Agatha Christie was one of the authors that sparked my interest in reading early in my life. I used to spend numerous hours captivated by the mysteries that she weaved. I then went many years without reading any of her works but have been trying to revisit them as I have a chance. I managed to fit a couple in over the last year and decided to start 2014 in the same vein by picking up “Peril at End House” and enjoying the adventures of her detective Hercule Poirot.
Hercule Poirot is on vacation in Cornwall when he meets Nick Buckley. Ms. Buckley has barely escaped several accidents that could have killed her in recent days and gives Poirot some of the details as they talk. Seemingly bothered by a wasp, Poirot looks at her hat and notices that it was not a wasp bothering her but a bullet that struck her hat from her head. He immediately suspects that someone is attempting to kill Ms. Buckley. Poirot, in his classic style, determines that it is up to him to keep Ms. Buckley safe and determine who is trying to harm the woman.
Poirot starts by making a list of the people involved and any reasons they may have for wanting to murder Ms. Buckley, labeling them “A” through “J” with “J” being a possible unknown person. But as the events of the story unfold and murder becomes a reality, Poirot begins to suspect that there may be more to the crime than first meets the eye and takes drastic measures to try to catch the murderer before any more lives are lost.
“Peril at End House” is written in the style that one would expect from a Hercule Poirot novel. As always, he takes control of the situation and works tirelessly until he finds the murderer. Christie generally writes her novels in a very straightforward manner and parcels out the clues as the story slowly develops. Logic is the key to figuring out the crime and a reader that is willing to untangle the strings of the crime as the story goes along will be well rewarded at the end. As with many of her other books, there is very little action or excitement in the novel but just a well thought out plot and a key sense of timing in developing the mystery.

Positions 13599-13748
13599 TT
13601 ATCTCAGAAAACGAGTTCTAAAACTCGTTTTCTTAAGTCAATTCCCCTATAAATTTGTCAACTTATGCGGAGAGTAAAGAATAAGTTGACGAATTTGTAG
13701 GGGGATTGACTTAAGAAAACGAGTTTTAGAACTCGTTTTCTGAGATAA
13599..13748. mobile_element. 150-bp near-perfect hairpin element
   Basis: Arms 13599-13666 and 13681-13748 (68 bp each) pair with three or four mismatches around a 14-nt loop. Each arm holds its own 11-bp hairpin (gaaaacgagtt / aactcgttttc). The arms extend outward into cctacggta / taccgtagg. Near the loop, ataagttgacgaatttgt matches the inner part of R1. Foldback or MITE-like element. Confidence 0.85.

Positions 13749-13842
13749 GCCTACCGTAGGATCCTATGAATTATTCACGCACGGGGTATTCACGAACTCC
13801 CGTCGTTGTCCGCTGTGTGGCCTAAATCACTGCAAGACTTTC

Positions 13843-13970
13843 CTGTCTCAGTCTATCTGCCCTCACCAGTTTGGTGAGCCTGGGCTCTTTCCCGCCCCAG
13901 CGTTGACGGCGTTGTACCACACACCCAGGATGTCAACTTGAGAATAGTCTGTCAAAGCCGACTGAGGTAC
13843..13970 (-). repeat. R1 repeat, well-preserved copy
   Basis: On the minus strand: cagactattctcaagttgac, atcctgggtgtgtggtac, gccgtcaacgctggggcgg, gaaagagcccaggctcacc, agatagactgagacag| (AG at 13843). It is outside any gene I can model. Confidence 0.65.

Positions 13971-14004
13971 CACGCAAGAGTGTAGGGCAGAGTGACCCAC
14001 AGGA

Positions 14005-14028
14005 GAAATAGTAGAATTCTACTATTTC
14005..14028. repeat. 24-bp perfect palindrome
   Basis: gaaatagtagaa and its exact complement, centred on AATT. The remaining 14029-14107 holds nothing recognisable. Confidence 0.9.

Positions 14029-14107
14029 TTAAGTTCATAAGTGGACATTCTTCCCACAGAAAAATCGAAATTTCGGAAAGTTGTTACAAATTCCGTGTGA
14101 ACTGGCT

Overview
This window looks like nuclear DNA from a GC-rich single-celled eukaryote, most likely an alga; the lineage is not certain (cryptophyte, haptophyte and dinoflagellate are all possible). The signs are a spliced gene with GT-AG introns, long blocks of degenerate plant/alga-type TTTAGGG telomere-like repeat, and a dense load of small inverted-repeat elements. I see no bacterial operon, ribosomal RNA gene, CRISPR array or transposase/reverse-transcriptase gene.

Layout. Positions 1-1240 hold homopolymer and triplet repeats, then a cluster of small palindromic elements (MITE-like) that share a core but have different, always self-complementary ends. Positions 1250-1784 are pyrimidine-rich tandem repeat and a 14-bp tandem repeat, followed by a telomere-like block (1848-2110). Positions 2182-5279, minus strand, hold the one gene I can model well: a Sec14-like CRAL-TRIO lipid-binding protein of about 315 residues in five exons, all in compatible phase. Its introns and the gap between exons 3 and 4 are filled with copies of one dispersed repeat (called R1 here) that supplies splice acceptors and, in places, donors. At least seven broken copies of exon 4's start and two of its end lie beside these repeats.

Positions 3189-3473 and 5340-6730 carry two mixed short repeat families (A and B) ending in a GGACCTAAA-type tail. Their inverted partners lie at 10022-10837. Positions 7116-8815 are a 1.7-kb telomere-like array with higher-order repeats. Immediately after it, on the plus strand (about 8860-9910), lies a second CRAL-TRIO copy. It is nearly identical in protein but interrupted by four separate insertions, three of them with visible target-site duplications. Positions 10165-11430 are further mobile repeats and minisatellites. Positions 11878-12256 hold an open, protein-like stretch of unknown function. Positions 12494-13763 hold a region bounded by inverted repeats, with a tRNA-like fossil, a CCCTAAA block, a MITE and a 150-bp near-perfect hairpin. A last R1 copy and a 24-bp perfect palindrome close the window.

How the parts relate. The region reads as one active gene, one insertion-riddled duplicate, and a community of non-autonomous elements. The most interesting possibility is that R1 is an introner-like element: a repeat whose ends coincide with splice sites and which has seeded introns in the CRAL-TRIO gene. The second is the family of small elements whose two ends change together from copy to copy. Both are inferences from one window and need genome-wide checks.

I would not include “Peril at End House” among Christie’s best books but it is still a good mystery novel. Still, the novel shows Christie’s mastery of the genre. I like mysteries but this novel was a clear example of why I do not read more in the genre and that being that I figured out the murderer within the first quarter of the book. Still, “Peril at End House” is an interesting mystery novel and one that is sure to please the legions of Agatha Christie and mystery genre fans.